Moving from the Deep South to St. Louis for his story, Williams retains the memory of the South, as a haunting presence under the superimposed Midwestern setting,. The audience, never seeing the gracious mansion that was the scene of Amanda’s girlhood, feels its remembered glory and its contrast to the mean present.  Awareness of the past is always an element in Williams’ plays.  His characters live beyond the fleeting moments of the drama – back into a glowing past and shrinking from a terrifying future.  For both Amanda and the later Blanche of Streetcar, the South forms an image of youth, love, purity, all of the ideals that have crumbled along with the mansions and the family fortunes.
 Image result for streetcar named desire images blanche

At the same time his characters have the belief that the world outside cannot be all that bad.  After all, they all have memories of the idyllic past on the Delta.  Amanda often sits on the fire escape (again in a play of symbols, the escape to that past) and dreams of it. As symbolically, the illuminated picture of the departed and vagrant father sits in prominence on the mantelpiece – a smiling, confident, purposeful figure who left the sanctuary and went out into the world.  The gentleman caller is relevant on many levels – he is a prospective husband for the virgin Laura.  He is her Savior, as above; and he is the symbol of a world which could be. She wants to be saved by someone as pure and noble as herself but stronger to blunt the oppression of the world while protecting her spiritual virginity.

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Inevitably, she is not saved:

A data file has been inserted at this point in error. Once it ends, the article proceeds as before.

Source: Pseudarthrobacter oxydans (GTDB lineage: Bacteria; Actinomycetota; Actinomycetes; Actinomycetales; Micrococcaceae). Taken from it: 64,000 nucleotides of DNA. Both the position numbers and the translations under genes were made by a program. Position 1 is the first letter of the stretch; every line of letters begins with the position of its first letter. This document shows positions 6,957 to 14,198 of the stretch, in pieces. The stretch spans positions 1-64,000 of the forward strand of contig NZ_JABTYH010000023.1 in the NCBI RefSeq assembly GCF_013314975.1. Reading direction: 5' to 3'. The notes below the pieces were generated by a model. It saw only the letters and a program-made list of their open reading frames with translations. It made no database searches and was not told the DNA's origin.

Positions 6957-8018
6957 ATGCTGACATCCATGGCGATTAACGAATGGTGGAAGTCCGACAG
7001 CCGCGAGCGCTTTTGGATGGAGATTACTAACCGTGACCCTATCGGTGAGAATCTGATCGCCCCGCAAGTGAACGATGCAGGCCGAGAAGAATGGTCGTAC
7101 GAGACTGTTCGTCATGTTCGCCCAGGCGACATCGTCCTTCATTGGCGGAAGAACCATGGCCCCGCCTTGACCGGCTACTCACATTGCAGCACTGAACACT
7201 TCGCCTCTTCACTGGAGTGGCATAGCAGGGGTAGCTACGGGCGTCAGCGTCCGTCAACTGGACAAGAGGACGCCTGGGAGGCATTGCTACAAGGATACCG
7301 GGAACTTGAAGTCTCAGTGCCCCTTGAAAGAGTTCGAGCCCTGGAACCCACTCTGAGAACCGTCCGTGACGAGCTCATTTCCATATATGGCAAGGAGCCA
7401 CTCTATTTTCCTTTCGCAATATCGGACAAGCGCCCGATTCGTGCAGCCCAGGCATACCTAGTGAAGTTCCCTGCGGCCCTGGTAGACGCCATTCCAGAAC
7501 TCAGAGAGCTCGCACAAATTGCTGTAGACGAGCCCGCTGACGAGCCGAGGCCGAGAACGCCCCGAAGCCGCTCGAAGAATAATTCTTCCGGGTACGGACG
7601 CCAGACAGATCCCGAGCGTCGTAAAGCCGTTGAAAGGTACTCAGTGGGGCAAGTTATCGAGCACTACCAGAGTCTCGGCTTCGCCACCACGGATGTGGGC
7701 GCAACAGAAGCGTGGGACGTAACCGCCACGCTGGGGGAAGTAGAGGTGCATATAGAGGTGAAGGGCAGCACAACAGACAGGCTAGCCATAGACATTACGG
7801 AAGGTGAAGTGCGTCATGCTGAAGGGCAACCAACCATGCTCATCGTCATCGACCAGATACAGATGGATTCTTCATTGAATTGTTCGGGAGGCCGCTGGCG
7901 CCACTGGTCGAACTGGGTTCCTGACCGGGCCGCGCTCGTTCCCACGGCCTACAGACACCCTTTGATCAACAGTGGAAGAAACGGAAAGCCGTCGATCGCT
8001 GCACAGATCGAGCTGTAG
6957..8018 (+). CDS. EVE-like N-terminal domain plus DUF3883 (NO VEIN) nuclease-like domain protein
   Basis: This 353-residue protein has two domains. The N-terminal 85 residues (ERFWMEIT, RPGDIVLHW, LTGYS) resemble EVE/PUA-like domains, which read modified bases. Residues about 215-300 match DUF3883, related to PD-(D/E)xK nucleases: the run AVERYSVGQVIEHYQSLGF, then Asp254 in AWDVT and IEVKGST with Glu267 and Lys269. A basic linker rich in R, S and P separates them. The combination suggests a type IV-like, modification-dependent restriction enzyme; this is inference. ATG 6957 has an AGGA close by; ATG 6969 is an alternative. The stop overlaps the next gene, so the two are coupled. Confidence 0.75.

At the end of Jim’s rapturous evocation, the illumination of his passage in Laura’s life is completely gone: “The holy candles in the altar of Laura’s face have been snuffed out. There is a look of almost infinite desolation”.
After a pause of crushing despair, Laura “opens her hand again on the broken glass ornament.  Then she gently takes his hand and raises it level with her own.  She carefully places the unicorn in the palm of his hand, then pushes his fingers closed upon it...
Laura retreats to the only refuge still available: “She rises unsteadily and crouches beside the Victrola to wind it up”. This slight motion underlines Laura’s renunciation of the world; it makes clear, as Nelson has noted, that “she will never allow a Jim O’Connor to happen to her again”.
The characters in the play move in and out of time, and in and out of their isolation.  Laura takes the brief but disastrous step to trust in the gentleman caller, but then retreats forever.  Amanda has never been able to escape the real poverty of her life except by fugues to her past.  Tom struggles to leave his sister and mother and their fantasy worlds, but finds he cannot exist in the real world without them.  He realizes that he has neither the delicate nature which gives Laura her poetry, nor the lyrical past of his mother.

Williams sums up this play and his very personal feelings that led to it:
In this continual rush of time, so violent that it appears to be screaming, that deprives our actual lives of so much dignity and meaning, and it is, perhaps more than anything else, the arrest of time which has taken place in a completed work of art that gives certain plays their feeling of depth and significance….If the world of the play did not offer us this occasion to view its characters under that special condition of a world without time, then, indeed, the characters and occurrences of drama would become equally pointless, equally trivial, as corresponding meetings and happenings in life (Five Plays by Tennessee Williams).
In Menagerie time is stopped because of the countervailing forces of reality and fantasy.  They are deadlocked, stalemated.  Neither one exists except through the illusions of the play.  We are never in the real world, nor in the remembered world of the Delta.  Time is at a standstill because all is happening in imagination.  Only the brief encounter with Jim O’Connor breaks the stillness of no-time for an instant, and then he is gone and the world goes back to stasis.  Isolation is restored.